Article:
By using such an American slang phrase he showed his cosmopolitan background, with which such sentiments are obviously consistent in Egypt. “Piece of cake” means something dealt with easily. He is saying that the moderates can easily deal with the Brotherhood. That is, of course, ridiculous. The American responded that the moderates are the “piece of cake” and they will end up in the Brotherhood’s stomach.
The April 6 Youth Movement, the left-oriented group that began the revolution back in January, made a surprising statement criticizing the attack. It is especially surprising since that group has a long history of anti-Israel activity and has in the past been in partnership with the Brotherhood. A couple of months ago, at a time when there was no fighting in the Gaza Strip and Israeli sanctions there had already been minimized, one Movement leader said that Israel was committing “genocide’ in the Gaza Strip and that Egypt must act. Be careful what you wish for because you might get it.
Now the Movement’s leaders, if not the tweeter mentioned above, are getting scared. They see that the revolution is no longer in their hands and is headed toward a new dictatorship likely to repeat all of the mistakes of Egypt’s past.
Another example of this awakening about the nature of Egypt’s awakening. A CNN television crew covering the attack on the embassy was attacked by some of the demonstrators, who screamed that they were American spies. The CNN people finally escaped.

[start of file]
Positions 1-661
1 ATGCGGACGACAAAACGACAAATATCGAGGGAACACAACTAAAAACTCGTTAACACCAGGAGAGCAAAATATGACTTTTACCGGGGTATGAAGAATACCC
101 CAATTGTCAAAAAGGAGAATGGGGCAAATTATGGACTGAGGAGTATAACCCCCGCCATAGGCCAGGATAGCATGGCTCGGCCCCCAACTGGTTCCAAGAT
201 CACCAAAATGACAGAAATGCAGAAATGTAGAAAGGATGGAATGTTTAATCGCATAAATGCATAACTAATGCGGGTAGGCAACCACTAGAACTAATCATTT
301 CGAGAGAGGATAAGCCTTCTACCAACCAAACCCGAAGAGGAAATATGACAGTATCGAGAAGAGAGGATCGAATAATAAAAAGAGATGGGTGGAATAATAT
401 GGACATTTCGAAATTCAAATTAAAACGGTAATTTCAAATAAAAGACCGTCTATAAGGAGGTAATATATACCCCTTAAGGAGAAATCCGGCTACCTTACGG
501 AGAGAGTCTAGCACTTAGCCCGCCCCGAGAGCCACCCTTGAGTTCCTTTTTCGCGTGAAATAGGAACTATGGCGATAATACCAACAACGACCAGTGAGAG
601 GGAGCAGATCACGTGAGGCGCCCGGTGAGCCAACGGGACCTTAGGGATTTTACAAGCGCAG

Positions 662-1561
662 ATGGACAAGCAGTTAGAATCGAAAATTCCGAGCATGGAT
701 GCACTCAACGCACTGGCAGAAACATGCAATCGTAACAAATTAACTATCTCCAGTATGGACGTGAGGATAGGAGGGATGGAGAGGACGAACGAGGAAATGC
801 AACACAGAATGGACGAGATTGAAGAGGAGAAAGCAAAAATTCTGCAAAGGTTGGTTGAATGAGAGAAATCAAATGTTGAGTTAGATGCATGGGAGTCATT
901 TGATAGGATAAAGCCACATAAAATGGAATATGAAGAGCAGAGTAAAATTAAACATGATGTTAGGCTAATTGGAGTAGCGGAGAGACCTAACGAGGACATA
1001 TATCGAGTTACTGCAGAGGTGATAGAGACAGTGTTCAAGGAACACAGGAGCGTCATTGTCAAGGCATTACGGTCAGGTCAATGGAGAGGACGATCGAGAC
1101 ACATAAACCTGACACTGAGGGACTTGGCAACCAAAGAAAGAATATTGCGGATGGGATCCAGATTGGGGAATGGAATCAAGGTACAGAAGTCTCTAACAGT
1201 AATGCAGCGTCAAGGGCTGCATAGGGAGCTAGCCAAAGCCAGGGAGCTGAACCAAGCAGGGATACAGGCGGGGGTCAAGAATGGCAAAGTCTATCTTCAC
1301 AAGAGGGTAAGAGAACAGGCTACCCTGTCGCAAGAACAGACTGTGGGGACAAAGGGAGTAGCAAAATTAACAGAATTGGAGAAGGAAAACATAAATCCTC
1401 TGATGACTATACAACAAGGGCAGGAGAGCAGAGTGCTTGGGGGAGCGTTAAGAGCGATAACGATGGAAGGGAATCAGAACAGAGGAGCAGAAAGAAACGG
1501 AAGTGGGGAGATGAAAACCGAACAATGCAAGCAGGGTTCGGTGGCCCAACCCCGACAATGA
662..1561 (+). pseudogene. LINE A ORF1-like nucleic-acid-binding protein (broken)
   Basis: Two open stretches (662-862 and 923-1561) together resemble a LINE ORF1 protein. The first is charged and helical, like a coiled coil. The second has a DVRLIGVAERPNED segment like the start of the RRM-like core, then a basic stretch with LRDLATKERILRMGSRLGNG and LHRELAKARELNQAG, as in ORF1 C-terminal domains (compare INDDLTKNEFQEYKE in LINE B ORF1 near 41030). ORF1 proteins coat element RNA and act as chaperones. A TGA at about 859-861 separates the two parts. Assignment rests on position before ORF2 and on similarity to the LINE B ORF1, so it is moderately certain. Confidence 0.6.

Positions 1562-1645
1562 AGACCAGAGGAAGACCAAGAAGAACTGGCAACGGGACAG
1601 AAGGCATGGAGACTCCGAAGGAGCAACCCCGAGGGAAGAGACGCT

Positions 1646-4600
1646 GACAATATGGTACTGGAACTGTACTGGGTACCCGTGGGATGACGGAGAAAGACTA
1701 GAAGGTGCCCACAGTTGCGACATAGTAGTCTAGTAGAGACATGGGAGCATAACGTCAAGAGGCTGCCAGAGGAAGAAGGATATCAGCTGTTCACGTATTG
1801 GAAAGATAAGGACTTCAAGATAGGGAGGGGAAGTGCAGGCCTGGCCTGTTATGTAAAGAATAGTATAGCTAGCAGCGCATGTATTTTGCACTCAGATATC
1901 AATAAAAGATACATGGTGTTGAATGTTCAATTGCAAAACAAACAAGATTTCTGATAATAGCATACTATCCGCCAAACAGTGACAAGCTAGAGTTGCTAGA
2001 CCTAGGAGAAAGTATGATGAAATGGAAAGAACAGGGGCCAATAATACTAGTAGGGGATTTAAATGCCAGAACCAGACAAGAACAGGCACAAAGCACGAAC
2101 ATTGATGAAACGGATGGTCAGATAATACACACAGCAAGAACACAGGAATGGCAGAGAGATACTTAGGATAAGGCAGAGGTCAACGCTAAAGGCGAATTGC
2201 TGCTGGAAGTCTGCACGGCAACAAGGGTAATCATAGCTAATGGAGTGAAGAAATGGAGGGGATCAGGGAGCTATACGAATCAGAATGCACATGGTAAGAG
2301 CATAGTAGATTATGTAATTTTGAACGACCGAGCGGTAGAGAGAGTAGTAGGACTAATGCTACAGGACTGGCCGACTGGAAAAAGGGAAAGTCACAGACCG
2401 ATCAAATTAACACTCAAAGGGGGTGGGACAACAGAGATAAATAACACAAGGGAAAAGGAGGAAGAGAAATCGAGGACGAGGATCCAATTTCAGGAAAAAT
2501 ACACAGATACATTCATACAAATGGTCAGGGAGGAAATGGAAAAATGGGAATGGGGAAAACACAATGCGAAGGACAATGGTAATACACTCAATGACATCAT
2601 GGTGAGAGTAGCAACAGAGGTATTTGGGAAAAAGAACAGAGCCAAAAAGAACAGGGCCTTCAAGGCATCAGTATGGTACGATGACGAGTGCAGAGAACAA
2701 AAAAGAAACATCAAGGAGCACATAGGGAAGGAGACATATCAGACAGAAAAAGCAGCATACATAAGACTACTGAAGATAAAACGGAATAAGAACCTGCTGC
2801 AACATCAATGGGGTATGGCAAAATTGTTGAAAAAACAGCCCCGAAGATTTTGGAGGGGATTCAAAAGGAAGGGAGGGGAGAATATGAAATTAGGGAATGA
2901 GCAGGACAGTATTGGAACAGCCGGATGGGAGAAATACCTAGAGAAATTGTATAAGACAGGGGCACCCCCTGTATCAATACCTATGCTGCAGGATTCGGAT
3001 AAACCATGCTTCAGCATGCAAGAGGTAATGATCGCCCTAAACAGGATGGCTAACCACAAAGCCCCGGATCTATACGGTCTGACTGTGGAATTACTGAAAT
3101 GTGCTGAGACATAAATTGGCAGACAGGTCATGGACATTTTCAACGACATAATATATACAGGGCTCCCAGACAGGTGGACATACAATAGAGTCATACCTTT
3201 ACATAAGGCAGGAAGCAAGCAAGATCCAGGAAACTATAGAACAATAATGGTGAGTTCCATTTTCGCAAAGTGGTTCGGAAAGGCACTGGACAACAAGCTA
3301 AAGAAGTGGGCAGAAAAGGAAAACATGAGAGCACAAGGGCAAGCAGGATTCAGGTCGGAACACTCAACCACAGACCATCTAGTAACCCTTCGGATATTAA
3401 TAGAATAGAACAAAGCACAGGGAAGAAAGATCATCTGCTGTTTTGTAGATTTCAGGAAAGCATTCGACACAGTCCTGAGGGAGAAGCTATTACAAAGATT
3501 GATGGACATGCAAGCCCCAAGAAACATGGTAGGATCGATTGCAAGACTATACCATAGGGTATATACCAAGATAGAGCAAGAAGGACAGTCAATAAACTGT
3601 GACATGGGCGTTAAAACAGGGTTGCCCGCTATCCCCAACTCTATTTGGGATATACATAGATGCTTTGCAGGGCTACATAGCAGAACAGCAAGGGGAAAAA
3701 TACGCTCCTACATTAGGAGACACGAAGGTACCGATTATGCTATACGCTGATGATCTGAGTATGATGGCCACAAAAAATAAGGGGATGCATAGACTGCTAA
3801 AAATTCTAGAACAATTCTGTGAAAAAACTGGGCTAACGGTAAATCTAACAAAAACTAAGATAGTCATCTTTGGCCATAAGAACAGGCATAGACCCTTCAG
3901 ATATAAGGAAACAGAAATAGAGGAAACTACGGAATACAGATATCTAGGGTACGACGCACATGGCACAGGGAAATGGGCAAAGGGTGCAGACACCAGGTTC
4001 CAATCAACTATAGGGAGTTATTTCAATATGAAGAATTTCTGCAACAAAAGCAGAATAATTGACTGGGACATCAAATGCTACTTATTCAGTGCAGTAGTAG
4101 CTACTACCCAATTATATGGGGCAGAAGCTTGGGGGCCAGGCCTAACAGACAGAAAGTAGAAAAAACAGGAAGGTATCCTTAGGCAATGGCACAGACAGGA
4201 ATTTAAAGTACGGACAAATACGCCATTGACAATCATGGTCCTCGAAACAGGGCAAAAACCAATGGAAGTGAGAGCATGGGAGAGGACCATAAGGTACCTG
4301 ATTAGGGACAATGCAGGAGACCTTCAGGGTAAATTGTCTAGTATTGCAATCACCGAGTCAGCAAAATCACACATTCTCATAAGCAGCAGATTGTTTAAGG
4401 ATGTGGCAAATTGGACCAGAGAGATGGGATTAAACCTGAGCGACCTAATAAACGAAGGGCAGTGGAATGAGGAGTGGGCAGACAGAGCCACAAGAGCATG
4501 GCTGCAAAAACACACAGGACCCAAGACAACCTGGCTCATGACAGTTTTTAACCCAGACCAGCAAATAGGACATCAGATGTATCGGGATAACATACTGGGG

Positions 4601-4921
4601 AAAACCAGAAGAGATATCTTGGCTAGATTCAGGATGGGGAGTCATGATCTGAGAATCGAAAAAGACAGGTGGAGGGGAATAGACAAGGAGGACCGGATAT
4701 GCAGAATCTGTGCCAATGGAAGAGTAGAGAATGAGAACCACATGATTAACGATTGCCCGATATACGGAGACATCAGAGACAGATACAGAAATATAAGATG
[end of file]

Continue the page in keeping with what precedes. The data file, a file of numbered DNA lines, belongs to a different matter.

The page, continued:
Afterward, the crew’s producer said that the attackers had acted like “animals.” If she had been a Westerner she would have immediately been fired and no one would ever have employed her again. But since she was herself Egyptian such an expression was considered acceptable. One can well imagine how it feels for an Egyptian to see her neighbors turned once again into a raging mob out for blood and indifferent to the consequences.
Like Iranians in the 1970s, and like Lebanese, Turks, Libyans, and perhaps soon Tunisians, she is witnessing her country run eagerly back into the darkness of a new, even worse situation than the one that had driven them to dream of a stainless brave new world.
The broader, foreign policy, implications of this lynch mob are equally enormous.
First, Egypt will not try to restrain Hamas from attacking Israel. If Hamas does attack Israel from the Gaza Strip, the Egyptian government will not inhibit the flow of arms, money, and volunteer fighters to join the war against Israel from Hamas-held territory. Under such circumstances, Egypt could conceivably be dragged into a war with Israel.
Second, Egypt will seek out a new alliance system. The most likely candidates for its friendship are Hamas, Turkey, and the Muslim Brotherhoods in Jordan and Syria. It will oppose Iran’s Shia-led Islamist bloc and the two sides could clash in various places.
Third, whatever minimal hope remained for any Arab-Israeli or Israeli-Palestinian peace process is now dead, killed not only by the defection of Egypt but also by that of Turkey, by the Palestinian decision to pursue unilateral independence, and by the self-chosen weakening of the United States.
Every gain made in the Middle East since the 1970s is now melting away. What makes this all worse is that the disaster is being cheered in much of the West as something good, or at least has been up until now.
Posted by Rubin Center at 11:06 PM